In order of selection, these eleven jurors were: Randy E. Rider, Dee Ann Wilcox, Marilyn Richmond, J. C. Hodges, Mary Carter, Deloyd Burr, Therese Picco, Carolyn Hailey, Lee Wright, Maureen LaRue, and Richard Allured.
The final decision to designate each of these individuals as satisfactory to the defense was apparently made by Pruett himself, acting as co-counsel.
The district court's analysis omitted two jurors while including two members of the venire (James Hughes and Nellie Shelly) who were excused before selection was completed. See Pruett , 959 F. Supp. 1078-80. Our review of the voir dire proceedings reveals the following: Rider reported having read and heard about Ms. Robertson's murder, but did not know the details of any alleged involvement by Pruett. See Tr. Vol. III at 917-18. Wilcox "[v]aguely" recalled having heard of the case. Tr. Vol. IV at 1080. Richmond had seen television and newspaper reports about the incident and knew that Pruett had been arrested as a suspect. Id. at 1093-96. Hodges had not seen any television reports, but had read about the murder and knew that "a man had been-been charged with it and that's all-about all I've heard about it." Id. at 1386-87. Carter had heard of the incident and seen Pruett's picture on television. She also recognized the phrase "mad-dog killer," although she did not see Pruett's press conference. Id. at 1397-1400. Burr said that he had read about the murder and Pruett's arrest and had seen a videotape of his being brought to the courthouse. Tr. Vol. V. at 1530-32. Picco stated that she had heard Pruett was accused of the crime. Id. at 1690-91. Hailey was familiar with the incident and "how [Pruett] referred to himself, evidently he was upset and he called himself a mad-dog killer, is what I heard." Id. at 1740. The trial court specifically questioned Pruett regarding this juror:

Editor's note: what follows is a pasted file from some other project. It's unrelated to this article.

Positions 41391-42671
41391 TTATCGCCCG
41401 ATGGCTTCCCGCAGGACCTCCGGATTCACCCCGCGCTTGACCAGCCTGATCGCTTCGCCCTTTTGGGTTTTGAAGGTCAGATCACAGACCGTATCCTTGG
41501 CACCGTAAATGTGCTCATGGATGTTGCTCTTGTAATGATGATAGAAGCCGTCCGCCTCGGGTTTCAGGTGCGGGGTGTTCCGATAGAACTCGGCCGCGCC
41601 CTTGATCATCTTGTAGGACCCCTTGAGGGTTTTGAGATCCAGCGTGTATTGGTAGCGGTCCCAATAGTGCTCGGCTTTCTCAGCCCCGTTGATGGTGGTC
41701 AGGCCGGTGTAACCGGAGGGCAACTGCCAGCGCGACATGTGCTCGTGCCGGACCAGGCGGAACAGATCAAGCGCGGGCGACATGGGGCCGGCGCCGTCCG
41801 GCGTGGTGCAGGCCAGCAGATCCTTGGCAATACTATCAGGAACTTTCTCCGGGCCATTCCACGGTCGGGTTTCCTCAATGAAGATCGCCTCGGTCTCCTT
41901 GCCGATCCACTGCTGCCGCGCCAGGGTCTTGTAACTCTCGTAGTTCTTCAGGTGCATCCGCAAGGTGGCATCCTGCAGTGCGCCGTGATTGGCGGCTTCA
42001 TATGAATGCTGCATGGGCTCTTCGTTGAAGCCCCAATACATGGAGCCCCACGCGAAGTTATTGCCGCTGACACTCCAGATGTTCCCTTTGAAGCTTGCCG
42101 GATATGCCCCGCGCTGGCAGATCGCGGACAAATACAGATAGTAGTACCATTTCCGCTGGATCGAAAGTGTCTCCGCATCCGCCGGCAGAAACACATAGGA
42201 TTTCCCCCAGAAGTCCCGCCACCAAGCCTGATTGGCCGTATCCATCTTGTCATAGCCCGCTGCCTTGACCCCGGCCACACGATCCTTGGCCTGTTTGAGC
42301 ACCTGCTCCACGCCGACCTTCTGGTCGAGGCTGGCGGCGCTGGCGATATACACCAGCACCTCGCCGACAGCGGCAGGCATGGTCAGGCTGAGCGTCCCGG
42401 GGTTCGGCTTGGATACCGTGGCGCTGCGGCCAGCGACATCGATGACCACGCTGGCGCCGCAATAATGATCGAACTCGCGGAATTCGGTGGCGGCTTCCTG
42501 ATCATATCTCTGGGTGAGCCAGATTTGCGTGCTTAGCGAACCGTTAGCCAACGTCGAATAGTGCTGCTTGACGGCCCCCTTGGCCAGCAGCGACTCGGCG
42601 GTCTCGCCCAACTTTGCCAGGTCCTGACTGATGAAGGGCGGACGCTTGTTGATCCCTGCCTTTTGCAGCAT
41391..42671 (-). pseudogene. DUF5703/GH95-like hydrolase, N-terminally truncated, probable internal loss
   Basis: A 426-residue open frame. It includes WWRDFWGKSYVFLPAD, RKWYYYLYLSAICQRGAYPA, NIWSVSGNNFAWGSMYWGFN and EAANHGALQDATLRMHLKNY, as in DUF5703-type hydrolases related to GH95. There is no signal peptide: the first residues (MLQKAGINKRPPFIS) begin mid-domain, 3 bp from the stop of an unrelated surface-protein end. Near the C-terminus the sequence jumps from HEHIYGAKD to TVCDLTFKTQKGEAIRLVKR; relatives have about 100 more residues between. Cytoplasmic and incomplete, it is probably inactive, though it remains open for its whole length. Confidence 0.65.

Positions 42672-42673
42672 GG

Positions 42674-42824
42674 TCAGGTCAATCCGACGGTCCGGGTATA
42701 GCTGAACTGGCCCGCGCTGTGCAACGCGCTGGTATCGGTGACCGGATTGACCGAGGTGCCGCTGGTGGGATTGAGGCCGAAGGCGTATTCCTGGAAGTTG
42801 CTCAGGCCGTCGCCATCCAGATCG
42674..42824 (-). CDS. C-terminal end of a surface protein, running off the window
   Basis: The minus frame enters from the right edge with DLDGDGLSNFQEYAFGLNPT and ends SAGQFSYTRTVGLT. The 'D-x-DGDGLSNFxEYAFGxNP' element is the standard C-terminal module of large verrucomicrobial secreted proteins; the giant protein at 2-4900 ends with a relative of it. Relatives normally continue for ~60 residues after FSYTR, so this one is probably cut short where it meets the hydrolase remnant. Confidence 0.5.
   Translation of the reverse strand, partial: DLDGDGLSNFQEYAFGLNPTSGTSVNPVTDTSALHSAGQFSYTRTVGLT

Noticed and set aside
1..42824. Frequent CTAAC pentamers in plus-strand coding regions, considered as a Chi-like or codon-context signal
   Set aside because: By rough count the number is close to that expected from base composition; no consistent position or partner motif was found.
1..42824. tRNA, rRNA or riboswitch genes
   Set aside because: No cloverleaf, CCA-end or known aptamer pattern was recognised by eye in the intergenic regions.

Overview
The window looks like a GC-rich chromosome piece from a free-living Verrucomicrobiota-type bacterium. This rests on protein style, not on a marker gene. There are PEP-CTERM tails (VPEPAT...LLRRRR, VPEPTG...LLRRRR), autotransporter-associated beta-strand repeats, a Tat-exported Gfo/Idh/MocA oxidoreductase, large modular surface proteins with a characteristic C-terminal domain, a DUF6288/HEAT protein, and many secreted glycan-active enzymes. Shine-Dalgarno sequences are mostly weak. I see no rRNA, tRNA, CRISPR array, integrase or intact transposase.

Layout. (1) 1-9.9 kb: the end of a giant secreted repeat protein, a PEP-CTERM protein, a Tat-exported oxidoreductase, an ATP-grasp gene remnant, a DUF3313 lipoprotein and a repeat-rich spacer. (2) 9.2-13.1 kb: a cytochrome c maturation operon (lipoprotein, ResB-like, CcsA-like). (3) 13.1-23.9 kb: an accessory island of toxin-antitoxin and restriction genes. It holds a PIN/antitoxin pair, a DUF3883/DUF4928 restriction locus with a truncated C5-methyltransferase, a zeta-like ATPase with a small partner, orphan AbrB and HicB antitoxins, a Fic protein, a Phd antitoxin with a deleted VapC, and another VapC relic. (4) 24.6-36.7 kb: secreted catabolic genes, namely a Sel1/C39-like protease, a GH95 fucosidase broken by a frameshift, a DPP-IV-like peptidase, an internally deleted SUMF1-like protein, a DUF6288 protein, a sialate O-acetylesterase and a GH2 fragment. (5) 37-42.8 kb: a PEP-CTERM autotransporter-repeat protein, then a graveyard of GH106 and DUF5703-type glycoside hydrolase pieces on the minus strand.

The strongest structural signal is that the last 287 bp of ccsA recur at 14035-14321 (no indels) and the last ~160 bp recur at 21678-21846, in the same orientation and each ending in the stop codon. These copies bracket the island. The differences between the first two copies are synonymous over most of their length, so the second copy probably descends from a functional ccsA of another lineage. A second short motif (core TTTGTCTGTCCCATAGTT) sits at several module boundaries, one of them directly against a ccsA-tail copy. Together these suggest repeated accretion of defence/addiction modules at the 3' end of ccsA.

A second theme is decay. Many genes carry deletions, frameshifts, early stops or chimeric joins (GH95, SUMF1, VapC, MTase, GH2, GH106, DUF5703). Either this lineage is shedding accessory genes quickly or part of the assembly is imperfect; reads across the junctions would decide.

THE COURT: And having heard all of this, it's still your desire that she sit on the Jury?
MR. PRUETT: Yes, sir, it is.
Id. at 1756. Wright had not heard anything about the case. Tr. Vol. VI at 1819. LaRue had heard about the crime and had seen Pruett "handcuffed" on television. Id. at 1834-35. Allured had seen some television reports, but did not recall any details. He was under the impression that Pruett had been convicted of "some other crimes of violence." Id. at 1973-74. As with Hailey, Pruett himself expressly affirmed his desire that Allured serve on the jury after a colloquy with the court. Id. at 1990-91. Lastly, Row indicated she had heard that somebody had been murdered and Pruett's name had been mentioned in connection with the incident. She had seen, however, no television or newspaper reports. Tr. Vol. VIII at 2306.
In most federal habeas actions, a harmless error inquiry consists of assessing "whether the error `had substantial and injurious effect or influence in determining the jury's verdict.'" Brecht v. Abrahamson , 507 U.S. 619, 637 (1993) (quoting Kotteakos v. United States , 328 U.S. 750, 776 (1946)). When a state court has not conducted its own harmless error analysis on a constitutional issue, however, we apply the Chapman standard, requiring the State to prove that the error "was harmless beyond a reasonable doubt." Orndorff , 998 F.2d at 1430 (quoting Chapman v. California , 386 U.S. 18, 24 (1967)).